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Thursday 27th October 2016

South Africa probes health tenders

4th August 2010

Health authorities in Gauteng province, South Africa's wealthiest province and home to the national capital Johannesburg, have launched an investigation into 27 health department employees.


The Gauteng health department wants to recover more than 1 million rand (£90,000) from 27 employees.

Qedani Mahlangu, of the Gauteng provincial department of health, said that the allegations against the 27 employees included failure to disclose the fact they were directors of companies which they then used in order to appropriate public health funds for their own use.

She said the employees' companies had benefited from government tenders awarded to them.

She said the Gauteng health department had also suspended a senior emergency services official while it investigated allegations of fraud and misconduct.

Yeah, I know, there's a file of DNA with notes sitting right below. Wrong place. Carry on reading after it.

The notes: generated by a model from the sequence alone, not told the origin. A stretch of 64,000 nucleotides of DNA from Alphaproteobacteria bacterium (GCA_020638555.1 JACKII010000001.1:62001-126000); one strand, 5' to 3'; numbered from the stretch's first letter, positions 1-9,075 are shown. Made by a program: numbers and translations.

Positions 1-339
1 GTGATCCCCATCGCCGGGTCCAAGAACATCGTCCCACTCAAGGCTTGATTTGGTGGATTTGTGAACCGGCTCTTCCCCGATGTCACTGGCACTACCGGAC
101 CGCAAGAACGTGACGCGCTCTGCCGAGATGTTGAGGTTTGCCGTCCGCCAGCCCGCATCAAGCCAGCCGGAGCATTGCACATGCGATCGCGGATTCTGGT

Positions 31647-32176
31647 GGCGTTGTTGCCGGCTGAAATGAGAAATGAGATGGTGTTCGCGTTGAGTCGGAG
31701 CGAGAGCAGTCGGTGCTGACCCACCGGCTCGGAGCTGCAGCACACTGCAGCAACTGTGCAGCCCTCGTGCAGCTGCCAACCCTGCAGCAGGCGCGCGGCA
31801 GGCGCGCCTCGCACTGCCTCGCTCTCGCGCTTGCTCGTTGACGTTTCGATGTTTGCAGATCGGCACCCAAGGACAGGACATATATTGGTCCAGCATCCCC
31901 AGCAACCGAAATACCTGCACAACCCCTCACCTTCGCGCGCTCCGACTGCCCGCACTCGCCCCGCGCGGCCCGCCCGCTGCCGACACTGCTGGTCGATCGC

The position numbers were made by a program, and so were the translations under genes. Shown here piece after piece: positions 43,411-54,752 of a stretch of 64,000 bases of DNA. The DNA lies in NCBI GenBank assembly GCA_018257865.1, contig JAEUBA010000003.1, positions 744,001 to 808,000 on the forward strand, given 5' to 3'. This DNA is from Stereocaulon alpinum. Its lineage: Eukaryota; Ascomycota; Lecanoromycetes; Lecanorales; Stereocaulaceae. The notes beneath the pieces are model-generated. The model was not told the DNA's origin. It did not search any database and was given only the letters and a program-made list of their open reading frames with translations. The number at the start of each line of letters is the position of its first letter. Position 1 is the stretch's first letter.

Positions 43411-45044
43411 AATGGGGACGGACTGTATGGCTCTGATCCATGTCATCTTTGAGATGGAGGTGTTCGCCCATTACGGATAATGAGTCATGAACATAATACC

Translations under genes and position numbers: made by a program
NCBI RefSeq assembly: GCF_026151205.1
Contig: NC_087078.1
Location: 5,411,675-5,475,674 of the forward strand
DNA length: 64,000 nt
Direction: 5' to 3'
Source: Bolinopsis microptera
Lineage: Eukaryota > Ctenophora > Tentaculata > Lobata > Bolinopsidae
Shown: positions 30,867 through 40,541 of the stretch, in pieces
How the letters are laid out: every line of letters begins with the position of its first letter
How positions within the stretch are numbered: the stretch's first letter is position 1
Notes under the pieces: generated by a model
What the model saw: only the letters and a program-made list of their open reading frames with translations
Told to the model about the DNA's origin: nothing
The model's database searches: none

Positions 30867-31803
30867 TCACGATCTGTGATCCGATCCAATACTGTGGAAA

Officials will also be taking a closer look at the accounts of the Takalani Home for Mentally Disabled in Diepkloof, which received grants from the South African Social Security Agency.

Although Gauteng is South Africa's smallest province, it is also home to South Africa's largest city, with up to 10 million people in greater Johannesburg alone.

Mahlangu said that the Gauteng health department planned to take stern measures against employees who misused public funds.

Recently, other health departmental authorities in South Africa have come under fire for their use of funds.

The Eastern Cape health department has said that it plans to ask for about about 1.7 billion rand (£150 million) in order to cover its current debts.

Several days ago, South Africa's Public Service Accountability Monitor (PSAM) issued a statement showing that health authorities in Eastern Cape province had been mismanaging public funds.

According to the statement, the Eastern Cape Department of Health has consistently received poor audits from the South African Auditor General over a 10-year period.

Recently, health authorities in Eastern Cape province have not had enough medicines for patients, and have even lost telephone connections to hospitals because of unpaid bills.

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